Employers who contributed to this guide represent large and small companies from diverse industries across the state. Most employers explained that they skim resumes quickly and appreciate only those that are easy to read. An effective resume highlights the qualifications an employer is looking for and makes it easy for the employer to find these qualifications. A resume should sell your skills, experience and accomplishments to the reader with little effort. The employer will be looking for a match between the qualifications and skills needed to do the job and your experience. An effective resume increases the employer's interest enough so that you are called for an interview. A resume can get you the interview, but you must get the job!! Resumes are only the first step. The likelihood of getting a job offer will depend on your interview with the employer and your ability to demonstrate how your skills fit the company's need.

"I don't have a lot of time. Usually, I skim the resume in 10 to 30 seconds looking at your last jobs, position titles and companies. Try to keep the resume to one page, list your jobs in reverse chronological order, don't give me jobs way back in your work history that aren't pertinent to what you are doing now."

David Roemer, Human Resource Manager
Strawberries Records, Inc.

Making a Great First Impression

Effective resumes have the following characteristics:

  • Powerful accomplishment statements, not just a list of job duties and
  • Strongest skills and qualifications listed in the first half of the resume.
  • Position titles and places of employment that stand out (bold or underline).
  • Skills and qualifications that are relevant to that position. Each resume should be tailored to the job for which you are applying. (Generic resumes are not effective.)
  • Listing the most important facts first. (In school, we were taught the way to
    write an interesting story was to list the most important facts first so that the reader's motivation was enhanced. The same rule applies to resumes.)
  • A layout that is clean and professional. No typographical or grammatical errors.

Getting Started

Below is a list of helpful hints for getting started:

  • Attend the Resume Workshop offered at your DUA office or Career Center.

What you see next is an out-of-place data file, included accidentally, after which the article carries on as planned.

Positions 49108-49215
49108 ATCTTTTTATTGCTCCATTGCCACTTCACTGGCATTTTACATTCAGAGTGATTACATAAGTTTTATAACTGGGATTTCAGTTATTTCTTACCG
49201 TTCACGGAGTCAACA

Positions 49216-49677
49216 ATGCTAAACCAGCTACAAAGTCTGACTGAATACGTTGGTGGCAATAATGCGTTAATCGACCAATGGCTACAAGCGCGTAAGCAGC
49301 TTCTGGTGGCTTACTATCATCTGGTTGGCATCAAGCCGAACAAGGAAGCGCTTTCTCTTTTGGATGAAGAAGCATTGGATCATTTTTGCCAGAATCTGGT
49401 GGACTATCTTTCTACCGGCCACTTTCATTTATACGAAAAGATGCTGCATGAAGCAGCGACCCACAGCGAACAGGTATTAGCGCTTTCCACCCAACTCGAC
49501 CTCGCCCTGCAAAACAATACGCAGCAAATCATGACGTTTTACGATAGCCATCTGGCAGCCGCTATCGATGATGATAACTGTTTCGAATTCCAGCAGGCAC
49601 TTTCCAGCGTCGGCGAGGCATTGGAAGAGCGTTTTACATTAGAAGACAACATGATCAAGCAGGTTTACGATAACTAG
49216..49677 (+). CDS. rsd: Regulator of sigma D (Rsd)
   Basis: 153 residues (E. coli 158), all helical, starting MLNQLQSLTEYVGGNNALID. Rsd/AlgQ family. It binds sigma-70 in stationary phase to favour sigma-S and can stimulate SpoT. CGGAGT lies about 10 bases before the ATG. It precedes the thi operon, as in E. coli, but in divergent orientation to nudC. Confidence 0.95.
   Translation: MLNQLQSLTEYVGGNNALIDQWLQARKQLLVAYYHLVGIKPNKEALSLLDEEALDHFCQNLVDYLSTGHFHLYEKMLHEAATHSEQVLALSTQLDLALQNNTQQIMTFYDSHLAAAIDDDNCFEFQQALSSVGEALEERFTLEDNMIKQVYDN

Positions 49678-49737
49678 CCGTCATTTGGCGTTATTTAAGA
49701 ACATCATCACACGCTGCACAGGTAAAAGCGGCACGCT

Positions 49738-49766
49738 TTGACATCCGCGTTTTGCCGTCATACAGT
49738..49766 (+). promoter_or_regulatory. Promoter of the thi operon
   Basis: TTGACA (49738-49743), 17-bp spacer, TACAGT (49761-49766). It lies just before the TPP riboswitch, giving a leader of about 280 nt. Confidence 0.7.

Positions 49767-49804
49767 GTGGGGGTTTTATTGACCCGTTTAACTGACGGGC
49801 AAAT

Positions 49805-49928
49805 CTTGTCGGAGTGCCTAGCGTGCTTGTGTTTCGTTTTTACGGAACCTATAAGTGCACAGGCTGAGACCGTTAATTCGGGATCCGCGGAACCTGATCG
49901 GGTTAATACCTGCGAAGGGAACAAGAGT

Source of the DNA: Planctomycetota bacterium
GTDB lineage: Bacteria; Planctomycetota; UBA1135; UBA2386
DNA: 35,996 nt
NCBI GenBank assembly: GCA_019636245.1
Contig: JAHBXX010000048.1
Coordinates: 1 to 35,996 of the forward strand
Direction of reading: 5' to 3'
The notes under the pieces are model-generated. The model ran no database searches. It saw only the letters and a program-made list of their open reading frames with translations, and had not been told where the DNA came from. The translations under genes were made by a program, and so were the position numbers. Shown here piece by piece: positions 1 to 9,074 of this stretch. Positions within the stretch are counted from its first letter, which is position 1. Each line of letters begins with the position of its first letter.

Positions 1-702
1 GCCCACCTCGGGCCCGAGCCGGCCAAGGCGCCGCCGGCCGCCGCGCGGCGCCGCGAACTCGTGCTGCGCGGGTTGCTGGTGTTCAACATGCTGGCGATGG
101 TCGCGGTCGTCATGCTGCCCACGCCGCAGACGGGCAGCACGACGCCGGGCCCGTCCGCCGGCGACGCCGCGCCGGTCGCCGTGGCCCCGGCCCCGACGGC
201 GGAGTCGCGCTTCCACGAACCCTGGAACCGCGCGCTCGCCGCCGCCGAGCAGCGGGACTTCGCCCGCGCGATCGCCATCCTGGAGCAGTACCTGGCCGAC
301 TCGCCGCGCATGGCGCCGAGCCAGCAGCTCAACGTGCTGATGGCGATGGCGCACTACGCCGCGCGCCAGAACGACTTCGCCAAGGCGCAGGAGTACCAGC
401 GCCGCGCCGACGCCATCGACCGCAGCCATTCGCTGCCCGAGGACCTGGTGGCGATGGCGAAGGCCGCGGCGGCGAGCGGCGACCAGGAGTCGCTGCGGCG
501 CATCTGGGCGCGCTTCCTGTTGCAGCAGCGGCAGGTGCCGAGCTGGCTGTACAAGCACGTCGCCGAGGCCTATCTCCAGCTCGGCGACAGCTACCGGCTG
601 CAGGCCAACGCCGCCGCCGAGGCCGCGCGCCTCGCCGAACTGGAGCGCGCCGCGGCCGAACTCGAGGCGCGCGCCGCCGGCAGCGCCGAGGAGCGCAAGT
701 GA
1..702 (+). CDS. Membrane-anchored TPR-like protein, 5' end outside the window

• Seek out current job search books on the market.
  • Solicit advice from the Job Specialist and/or Employment Counselor at your DUA office or Career Center.
"Remember, if you write your own resume, it will sound like you. It will say what you want to say. You will be more familiar with its contents."

Glenn C. Woodbury, Senior Human Resource Specialist
Boston Edison Company

Begin by asking yourself some questions about your work history, where you want to go from here, and what you have to offer. Some initial questions are:

  • What kind of job do I want?
  • Which industry do I want to work in?
  • What skills are needed for the job I want?

To answer the questions above, it is necessary to research industries and employers. You must understand your audience to market your skills effectively. Researching the company is beneficial because the more you know about a company the more you can emphasize aspects about yourself that will appeal to that employer. If you are successful at this in your resume, your chances of landing an interview increase significantly. For more information on researching companies, attend the Networking Workshop being offered at your local DUA office or Career Center.

Companies are always curious to know more about the person behind the resume. Employers look for specific skills and also cite the ability to communicate and get along well with others as important characteristics. This was mentioned most often by hiring managers in small and growing companies and by managers of product development teams. You can highlight these skills in your resume by tying them into accomplishment statements or you can incorporate them into your cover letter.